My kibbitz: When Goucher College announced in 2014 that it would accept some applicants based solely on a video application, I initially saw it as a silly gimmick. But in an increasingly test-optional admissions environment, I now see real value in ways for colleges to hear those “authentic” student voices. I would just hope that the Initial View platform could keep the playing field as level as the Crawfords are envisioning.

The idea: A program to teach low-income and first-generation students to recognize and showcase their own resilience, presented by David Obstfeld, a professor of entrepreneurship at California State University at Fullerton and founder of its new Social Capital Academy.

The pitch: The academy is designed for students who spend so much of their out-of-class time working or caring for their families that they don’t have many opportunities to develop professional networks, and often don’t appreciate the skills they have that would make them attractive to employers. The participants — typically juniors — spend four Saturdays over four months with volunteer mentors, learning to convey their personal stories in a way that is compelling to potential employers. The perspective of mentors who are themselves working professionals is key, Obstfeld said. Students tend to “discount their resilience” until it’s validated externally. The academy is still in the pilot stage at Fullerton, and Obstfeld would like to see the nonprofit model go national by partnering with other institutions.

The reaction: The sharks questioned how the program recruited and trained mentors, and how it was able to attract already-busy students to show up on Saturdays. Students receive $50 gift cards at the beginning and end of the academy, and the author and futurist John Seely Brown has donated some start-up funding. As with Lloyd, the judges also wondered how Obstfeld would measure impact.

My kibbitz: I noted Obstfeld is working with Fullerton’s psychology department on a pre-course and post-course test, and potentially some longer-term evaluations. Regular readers of this newsletter (and listeners to my podcast know I’m a fan of the evaluation and reporting that the organization Braven uses to measure the impact of its program to help students develop social capital and land strong jobs. (Its latest report was published last month.) Given the similar missions, I hope Obstfeld’s academy looks to the Braven reports for guidance.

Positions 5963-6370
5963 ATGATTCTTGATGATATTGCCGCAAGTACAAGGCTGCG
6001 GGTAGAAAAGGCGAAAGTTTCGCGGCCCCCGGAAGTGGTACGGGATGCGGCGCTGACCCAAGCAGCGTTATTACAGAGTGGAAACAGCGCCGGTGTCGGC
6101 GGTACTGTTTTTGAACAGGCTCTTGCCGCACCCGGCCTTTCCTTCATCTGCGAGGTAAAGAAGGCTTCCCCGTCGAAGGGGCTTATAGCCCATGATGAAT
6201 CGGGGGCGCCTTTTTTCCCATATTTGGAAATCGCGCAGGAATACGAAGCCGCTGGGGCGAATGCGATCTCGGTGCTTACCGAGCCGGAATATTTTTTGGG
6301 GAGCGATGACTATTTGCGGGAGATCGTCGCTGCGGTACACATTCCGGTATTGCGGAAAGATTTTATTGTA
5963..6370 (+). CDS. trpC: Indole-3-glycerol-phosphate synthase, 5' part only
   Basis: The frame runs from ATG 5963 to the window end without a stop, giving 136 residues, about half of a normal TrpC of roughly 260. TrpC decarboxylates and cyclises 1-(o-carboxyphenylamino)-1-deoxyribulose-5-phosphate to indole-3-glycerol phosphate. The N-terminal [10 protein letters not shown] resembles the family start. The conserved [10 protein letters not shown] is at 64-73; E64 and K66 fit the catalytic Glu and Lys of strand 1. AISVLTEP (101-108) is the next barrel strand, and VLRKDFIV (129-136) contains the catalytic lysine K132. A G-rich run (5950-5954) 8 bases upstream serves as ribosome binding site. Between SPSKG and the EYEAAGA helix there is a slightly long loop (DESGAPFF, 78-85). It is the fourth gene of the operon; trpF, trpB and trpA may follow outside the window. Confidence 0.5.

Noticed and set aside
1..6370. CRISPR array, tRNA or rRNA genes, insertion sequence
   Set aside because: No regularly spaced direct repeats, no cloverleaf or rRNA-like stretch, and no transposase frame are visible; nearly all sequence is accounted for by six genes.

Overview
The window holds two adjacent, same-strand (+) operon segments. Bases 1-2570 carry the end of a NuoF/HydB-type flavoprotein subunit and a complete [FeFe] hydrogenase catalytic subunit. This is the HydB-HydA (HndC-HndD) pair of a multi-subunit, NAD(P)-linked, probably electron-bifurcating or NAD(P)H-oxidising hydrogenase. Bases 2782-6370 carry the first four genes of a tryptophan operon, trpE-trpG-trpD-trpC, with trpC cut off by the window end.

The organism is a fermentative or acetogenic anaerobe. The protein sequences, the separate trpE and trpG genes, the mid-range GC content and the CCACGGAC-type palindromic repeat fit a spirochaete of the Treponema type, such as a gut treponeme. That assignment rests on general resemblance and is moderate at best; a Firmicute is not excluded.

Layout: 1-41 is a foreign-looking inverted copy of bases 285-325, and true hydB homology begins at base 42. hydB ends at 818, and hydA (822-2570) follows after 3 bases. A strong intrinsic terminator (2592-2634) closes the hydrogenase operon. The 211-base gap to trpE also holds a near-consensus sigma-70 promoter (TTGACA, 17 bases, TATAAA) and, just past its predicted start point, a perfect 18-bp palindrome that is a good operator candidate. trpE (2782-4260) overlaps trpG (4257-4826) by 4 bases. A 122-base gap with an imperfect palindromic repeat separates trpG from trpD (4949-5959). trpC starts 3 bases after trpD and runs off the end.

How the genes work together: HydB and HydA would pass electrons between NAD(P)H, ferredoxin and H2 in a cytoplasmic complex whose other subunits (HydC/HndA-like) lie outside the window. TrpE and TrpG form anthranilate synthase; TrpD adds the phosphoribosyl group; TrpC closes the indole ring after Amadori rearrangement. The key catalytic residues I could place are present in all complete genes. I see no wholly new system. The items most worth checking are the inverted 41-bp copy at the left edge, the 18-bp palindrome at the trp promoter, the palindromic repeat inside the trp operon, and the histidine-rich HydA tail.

The idea: An “equitable and ethical” tech system for collaborative international online learning, presented by Loye Sekihata Ashton, a former religious-studies professor at Tougaloo College now working as chief academic officer at the social enterprise Class2Class.

The pitch: Already working with more than 700 institutions and some 3,000 instructors, the Class2Class platform aims to provide students with meaningful international educational experiences “in a way that doesn’t cost an arm and a leg,” Ashton said. The technology is based on the principles of Collaborative Online International Learning pioneered by the SUNY COIL Center and since adopted by many other institutions. And the platform can support synchronous or asynchronous learning, Ashton said, as well as virtual internships, project-based learning, and other forms of collaboration. Because it integrates with learning-management systems Class2Class doesn’t require a lot of technical expertise to get started:. “You just need a good department chair who will let you work with it,” he said. He called it a virtual “third place for global education,” while noting that the features that connect campuses across continents could also foster cross-departmental collaborations at a single institution.

The reaction: Our sharks wondered what it would take to generate more interest in the product, and Freedman in particular noted that despite its nifty features — for video conferencing, for example, discussion, and course planning — the success of the product would be “only as good as the pedagogy.”

My kibbitz: That the tool might facilitate cross-departmental collaboration reminded me of the continuing need for more interdisciplinary teaching. Beyond that — and especially considering the fragile and fraught state of the world right now — I’m happy to hear about any tool that might bring about greater understanding across borders. Lord knows we need it.

Got a tip you’d like to share or a question you’d like me to answer? Let me know, at goldie@chronicle.com. If you have been forwarded this newsletter and would like to see past issues, find them here. To receive your own copy, free, register here. If you want to follow me on Twitter, @GoldieStandard is my handle.